We woke up and had some self-made breakfast, ‘serunding’ and tuna with bread. Meanwhile, Chawana had maggie in cup that they brought from Malaysia. Yummy!
We went out and walked towards the Delhi Train Station and headed to the end of it, where a Metro station is located.
Tips : Besides suburban railway services, India also has rapid transit calls Delhi Metro since 2002. To go to Qutub Minar, you need to go to Ajmeri Gate.
Thank god there was escalator being provided but I can see that locals rarely use it. Looking at the escalator’s condition, we had no guts to grip the rubber handrail. Someone’s mucus or saliva might be there! Hahaha!
The scene inside the Metro station had no much different with other countries, except for the language lah. Anyhow, similar to China, they had security screening before you can access the subway.
We looked at each other and said “So…how to buy tickets?”
We purposely stood still for a couple of minutes just to see how locals purchased their tickets.
“Seems simple and straight forward.” That was what I thought.
We collected a sum of amount from all four of us and went to the counter. “Qutub Minar” and we showed 4 fingers.
The rest were quite simple as the signboards were well-written in English, as well as the timing.
Tips : In India, they practice “women coach” where you can find a pink arrow on the corridor. And it is purely restricted for women, accept you have no balls to squeeze in.
Chawana and I queued on this “women coach” line while Chawana’s hubby and my hubby queued next to us, behind the chain divider. We made a plan, by letting hubby and Chawana’s hubby walked into the same coach with us, and headed to the men coach.
IT WAS FUN AND FUNNY COZ EVERYONE WAS LOOKING AT US! HAHAHA! WHO CARES!
In the train, we didn’t get a seat. Not even Chawana who carried baby Aqilah! There was no sense of awareness and we couldn’t stop talking in Bahasa about locals. Trust me, EVERYONE, I repeat, EVERYONE, was looking at us! Regardless they understood or not, what we were talking about.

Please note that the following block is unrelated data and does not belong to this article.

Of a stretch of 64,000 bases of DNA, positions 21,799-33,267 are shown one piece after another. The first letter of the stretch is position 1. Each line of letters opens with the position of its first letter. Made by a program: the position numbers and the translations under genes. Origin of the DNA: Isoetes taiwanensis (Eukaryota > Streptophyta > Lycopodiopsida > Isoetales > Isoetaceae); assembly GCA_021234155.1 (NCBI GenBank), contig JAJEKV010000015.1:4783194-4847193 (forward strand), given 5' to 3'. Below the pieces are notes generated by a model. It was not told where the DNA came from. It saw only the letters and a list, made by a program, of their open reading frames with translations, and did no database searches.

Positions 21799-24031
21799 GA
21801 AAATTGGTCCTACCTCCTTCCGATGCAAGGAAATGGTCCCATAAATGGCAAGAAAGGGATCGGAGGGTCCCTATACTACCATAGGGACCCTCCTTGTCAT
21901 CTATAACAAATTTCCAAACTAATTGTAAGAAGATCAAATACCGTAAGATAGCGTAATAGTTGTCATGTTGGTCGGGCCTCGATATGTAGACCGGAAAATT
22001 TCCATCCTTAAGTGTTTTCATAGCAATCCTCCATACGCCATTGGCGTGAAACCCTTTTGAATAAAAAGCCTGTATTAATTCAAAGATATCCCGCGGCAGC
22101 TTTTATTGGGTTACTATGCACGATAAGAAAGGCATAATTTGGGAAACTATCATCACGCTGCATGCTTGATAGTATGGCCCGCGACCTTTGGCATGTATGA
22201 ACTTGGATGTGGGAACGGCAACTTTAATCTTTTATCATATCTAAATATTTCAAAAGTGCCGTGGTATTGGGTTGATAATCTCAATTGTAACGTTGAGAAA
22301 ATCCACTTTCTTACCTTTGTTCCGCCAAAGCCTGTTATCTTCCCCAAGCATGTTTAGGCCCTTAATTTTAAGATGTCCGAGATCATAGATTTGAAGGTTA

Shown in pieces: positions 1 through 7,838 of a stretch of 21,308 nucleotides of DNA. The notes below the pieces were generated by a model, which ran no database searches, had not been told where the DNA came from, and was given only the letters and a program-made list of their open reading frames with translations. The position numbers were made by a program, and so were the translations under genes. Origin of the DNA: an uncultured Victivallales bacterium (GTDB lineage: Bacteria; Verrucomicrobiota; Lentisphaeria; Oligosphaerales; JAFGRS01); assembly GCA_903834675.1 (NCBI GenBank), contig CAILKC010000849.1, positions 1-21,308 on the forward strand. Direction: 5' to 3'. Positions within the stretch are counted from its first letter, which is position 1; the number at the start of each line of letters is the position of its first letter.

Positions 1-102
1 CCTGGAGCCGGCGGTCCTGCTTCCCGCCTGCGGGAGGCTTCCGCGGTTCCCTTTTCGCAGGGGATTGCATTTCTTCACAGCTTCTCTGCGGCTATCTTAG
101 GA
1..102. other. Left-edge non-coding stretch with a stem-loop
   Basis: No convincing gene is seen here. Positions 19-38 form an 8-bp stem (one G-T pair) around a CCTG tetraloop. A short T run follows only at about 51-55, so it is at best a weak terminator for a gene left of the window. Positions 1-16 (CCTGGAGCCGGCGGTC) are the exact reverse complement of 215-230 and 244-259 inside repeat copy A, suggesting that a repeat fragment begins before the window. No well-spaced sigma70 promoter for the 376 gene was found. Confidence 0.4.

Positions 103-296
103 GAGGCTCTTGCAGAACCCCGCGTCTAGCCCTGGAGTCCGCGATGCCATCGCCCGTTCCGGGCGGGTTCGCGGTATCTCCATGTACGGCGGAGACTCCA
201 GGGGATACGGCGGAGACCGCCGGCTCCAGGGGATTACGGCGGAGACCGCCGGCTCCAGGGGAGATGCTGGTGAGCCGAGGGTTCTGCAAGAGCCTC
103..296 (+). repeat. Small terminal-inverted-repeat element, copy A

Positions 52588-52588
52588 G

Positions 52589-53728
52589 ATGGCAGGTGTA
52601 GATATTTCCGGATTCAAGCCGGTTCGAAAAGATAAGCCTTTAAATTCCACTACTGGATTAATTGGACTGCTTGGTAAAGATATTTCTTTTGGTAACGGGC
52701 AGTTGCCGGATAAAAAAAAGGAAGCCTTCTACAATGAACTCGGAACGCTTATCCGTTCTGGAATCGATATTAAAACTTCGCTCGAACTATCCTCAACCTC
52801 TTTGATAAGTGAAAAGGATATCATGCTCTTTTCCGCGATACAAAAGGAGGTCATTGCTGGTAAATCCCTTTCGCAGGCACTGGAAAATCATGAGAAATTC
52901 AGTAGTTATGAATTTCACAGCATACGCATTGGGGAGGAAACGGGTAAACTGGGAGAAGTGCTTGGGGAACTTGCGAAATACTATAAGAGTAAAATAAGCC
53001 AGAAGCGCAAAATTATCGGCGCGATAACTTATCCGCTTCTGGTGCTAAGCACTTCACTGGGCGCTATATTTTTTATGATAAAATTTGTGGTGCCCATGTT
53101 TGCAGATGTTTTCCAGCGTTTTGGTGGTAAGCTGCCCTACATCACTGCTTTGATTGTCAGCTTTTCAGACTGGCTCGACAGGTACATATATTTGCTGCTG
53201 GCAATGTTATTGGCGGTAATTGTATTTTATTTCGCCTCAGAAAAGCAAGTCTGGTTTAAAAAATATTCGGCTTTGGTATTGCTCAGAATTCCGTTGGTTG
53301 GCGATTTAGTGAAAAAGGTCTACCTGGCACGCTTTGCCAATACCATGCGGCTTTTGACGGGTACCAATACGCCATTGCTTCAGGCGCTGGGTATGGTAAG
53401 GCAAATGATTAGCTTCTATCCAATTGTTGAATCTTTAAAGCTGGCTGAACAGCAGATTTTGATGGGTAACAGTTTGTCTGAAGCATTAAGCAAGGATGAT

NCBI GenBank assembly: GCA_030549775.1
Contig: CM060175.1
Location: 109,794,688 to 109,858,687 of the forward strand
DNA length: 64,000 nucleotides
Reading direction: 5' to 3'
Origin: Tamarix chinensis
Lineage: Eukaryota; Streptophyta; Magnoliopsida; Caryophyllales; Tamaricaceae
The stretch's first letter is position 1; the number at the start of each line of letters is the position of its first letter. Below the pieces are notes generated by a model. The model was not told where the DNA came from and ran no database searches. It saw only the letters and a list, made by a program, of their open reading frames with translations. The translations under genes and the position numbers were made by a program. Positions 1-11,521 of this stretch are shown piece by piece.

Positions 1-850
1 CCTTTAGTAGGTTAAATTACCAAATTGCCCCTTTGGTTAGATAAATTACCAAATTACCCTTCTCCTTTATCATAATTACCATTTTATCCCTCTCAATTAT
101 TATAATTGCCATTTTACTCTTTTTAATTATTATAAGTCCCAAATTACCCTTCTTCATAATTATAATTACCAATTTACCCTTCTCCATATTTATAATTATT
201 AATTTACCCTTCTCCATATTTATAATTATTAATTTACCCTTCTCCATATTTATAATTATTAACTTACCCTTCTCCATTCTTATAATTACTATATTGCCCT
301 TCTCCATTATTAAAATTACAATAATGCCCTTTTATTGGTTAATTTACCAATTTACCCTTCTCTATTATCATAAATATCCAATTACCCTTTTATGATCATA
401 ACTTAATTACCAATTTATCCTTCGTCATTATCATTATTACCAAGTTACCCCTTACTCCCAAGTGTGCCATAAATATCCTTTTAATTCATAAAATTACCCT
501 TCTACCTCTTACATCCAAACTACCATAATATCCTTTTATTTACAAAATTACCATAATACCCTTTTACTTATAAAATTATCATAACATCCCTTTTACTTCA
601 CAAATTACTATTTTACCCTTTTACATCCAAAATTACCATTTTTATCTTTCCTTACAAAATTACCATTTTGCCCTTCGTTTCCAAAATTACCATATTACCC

We reached at Qutub Minar station and walked out from the terminal. Outside, not more than 5 tuk-tuk waiting in line.
Tips : You have two options. To take a group-share tuk-tuk or personal tuk-tuk. Group-share can fit up to 10 persons while personal tuk-tuk can only fit up to 3 persons.
We decided to try the group-share tuk-tuk and paid Rp10=RM0.70 each. To add into the excitement, Chawana and I were honored with the front seat, right next to the driver!
Tips : Delhi rules are much more stringent than Agra and Jaipur. You are not allowed to sit next to the driver. Passengers need to sit at the back, not more than 3 persons. (You can try to push for 4 persons for shorter journey.)
By the time that tuk-tuk started to move, Chawana and I shouted like crazy! Chawana even warned his hubby to grip her hand tightly, afraid of being thrown away from the tuk-tuk. Hahaha! There was no door ok! I remember she said something like if she dies, please bring her back la, don’t marry again la, and what not…hahaha!
From far, we could see the minaret. It was huge and high. After a few turn, we reached the Qutub Minar Complex and saw many people started to queue to get in.
“Where’s the ticket counter?” We looked around, there was no counter nearby.
“Could be opposite this complex…” and yes, it was.
Hubby and I went to the counter and bought tickets for Chawana and us. Each of us had to pay Rp250=RM17.50 in order to enjoy this world tallest brick tower.
“Yeay, another UNESCO site is checked!”
We walked into this complex and started to snap pictures. The sky was so blue and clear, the sun was right above our head, the grass was green and fresh, summarized that this place was a worth to visit.
Tips : There is signage for each ruins and you can always refer to the big map board, right after you enter the compound.
Like locals, we snapped pictures right in front of the minaret, by climbing onto the higher ground before it. This Indo-Islamic architecture was so marvelous, with its red sandstone and calligraphy of Quran verses carved on it. It is said that this tower is built in order to call for prayer, but some said it is so tall that people can’t hear when someone is calling from the top. Wallahualam.
Behind this minaret, there was one part where we can find ruins that resembled “pura” (temple) in Cambodia. There were so spectacular and I can still feel the aura from that era. There were tombs and mosque too.
Since the weather was getting hotter, Chawana and I stopped at one ruin and sat on the bricks. At this time, I started to have mild stomach ache but still can control my diarrhea. Thank god!
We then walked under the rome-giant-size-pillars and acted silly. Hahaha!
After we had enough with the views, we walked out from the complex and looked for a tuk-tuk, to go to Lotus Temple. Ahah!
For history element, read Travelista's version here (in English)
For trip experience, read Chawana's version here (in Bahasa)